National Geographic : 1897 Dec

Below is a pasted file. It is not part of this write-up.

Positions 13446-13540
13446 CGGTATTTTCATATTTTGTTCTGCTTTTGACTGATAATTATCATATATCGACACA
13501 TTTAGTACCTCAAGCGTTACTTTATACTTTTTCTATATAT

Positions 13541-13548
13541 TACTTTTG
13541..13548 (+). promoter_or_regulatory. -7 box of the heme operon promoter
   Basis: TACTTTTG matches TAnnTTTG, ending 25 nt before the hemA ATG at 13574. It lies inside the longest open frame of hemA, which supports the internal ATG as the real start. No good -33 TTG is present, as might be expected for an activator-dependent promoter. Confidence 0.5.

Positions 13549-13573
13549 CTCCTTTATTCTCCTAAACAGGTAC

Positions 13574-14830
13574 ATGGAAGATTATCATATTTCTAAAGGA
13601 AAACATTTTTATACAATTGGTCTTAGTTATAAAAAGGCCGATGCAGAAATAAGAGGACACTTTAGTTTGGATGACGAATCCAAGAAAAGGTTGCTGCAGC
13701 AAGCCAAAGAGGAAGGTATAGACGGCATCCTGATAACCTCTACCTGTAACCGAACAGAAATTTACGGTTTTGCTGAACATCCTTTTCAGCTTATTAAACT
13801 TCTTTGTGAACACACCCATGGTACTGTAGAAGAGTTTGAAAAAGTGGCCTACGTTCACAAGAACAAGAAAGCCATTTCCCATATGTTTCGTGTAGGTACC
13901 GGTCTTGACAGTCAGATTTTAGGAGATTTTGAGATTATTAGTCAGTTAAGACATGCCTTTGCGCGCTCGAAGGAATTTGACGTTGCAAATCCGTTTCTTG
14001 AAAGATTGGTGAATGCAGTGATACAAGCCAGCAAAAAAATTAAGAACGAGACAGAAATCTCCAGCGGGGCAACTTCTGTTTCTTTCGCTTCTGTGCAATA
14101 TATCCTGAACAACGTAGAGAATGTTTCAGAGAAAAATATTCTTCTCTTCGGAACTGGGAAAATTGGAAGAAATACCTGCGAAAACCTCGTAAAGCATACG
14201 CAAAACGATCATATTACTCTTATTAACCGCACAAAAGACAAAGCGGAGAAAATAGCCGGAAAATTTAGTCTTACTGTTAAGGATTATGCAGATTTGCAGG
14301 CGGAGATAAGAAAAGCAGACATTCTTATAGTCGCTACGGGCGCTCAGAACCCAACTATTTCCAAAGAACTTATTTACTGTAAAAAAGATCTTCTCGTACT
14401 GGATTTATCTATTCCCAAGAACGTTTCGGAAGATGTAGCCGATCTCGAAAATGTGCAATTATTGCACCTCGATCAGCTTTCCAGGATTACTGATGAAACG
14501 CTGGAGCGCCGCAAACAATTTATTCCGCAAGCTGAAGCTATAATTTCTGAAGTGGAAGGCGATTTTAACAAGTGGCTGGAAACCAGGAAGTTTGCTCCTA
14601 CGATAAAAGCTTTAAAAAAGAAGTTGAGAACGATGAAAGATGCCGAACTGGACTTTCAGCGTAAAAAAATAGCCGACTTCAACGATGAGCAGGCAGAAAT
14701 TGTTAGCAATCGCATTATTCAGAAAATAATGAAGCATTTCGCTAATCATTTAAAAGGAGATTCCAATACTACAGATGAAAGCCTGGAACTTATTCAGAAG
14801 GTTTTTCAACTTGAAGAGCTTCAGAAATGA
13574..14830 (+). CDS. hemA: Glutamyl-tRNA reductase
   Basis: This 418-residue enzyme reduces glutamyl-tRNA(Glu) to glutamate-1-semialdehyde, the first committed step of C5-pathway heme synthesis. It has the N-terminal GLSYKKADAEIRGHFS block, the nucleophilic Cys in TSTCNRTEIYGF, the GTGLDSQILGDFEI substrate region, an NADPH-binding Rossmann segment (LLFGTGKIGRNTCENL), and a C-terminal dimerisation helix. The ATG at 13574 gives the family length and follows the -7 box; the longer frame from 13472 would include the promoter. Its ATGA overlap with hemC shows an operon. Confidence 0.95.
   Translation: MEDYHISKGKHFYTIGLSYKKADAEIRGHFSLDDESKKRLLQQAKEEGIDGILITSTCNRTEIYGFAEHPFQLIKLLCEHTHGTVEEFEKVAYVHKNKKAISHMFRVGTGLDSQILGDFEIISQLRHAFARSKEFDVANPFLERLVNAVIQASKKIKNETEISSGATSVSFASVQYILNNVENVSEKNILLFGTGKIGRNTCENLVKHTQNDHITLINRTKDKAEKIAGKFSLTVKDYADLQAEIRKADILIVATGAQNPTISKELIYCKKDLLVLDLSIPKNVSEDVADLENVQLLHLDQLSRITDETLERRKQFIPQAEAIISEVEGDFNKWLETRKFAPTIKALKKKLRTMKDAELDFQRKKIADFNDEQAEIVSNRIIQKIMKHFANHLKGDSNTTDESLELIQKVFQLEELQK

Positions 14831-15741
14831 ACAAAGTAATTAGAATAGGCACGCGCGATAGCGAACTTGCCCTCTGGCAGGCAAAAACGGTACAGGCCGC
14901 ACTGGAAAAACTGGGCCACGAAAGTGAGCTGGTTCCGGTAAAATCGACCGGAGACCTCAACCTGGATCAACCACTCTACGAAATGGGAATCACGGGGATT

GARDINER GREENE HUBBARD It is with the most profound regret that we record the death of Mr Gardiner G. Hubbard, which occurred at his country house, Twin Oaks, near Washington, on Saturday, December 11. While the Joint Commission of the Scientific Societies of Washington mourns the loss of a many-sided and broad-minded president, the Smithsonian Institution a most active and saga cious regent, the Columbian University a generous and indefat igable trustee, and other educational, patriotic, and benevolent institutions of the national capital a liberal benefactor, a wise counselor, or an earnest colaborer, it is in the National Geographic Society and its work that the most conspicuous gap has been created. The President of this Society from its foundation, Mr Hubbard was enabled by a combination of circumstances as exceptional as it was fortunate to sustain a relation to it that is probably without a parallel in the history of scientific societies. It is no new thing for such societies to enjoy the benefactions of wealthy and generous patrons and the inestimable advantage of the wise counsels of far-seeing and judicial-minded advisers con currently with the inspiring influence of men of the broadest culture and the most progressive ideas. Rarely if ever before, however, have these qualities and functions been united in one individual, or has there been so singularly varied a capacity for usefulness as was given to Mr Hubbard and as he exercised to its fullest extent. The loss to the National Geographic Society is for this reason an irreparable one, and the ordinary expressions of regret seem cold and conventional. It is impossible, in this number of the Magazine, to attempt a portrayal of Mr Hubbard's unique personality, or to do justice to the nobility of his character, or render adequate tribute to his unexampled services to the Society. We can only record his deeply lamented death, refer thus briefly to his untiring labors for the advancement of science, and announce that a more ex tended notice of his life and work will appear in the January number of this journal. J. H.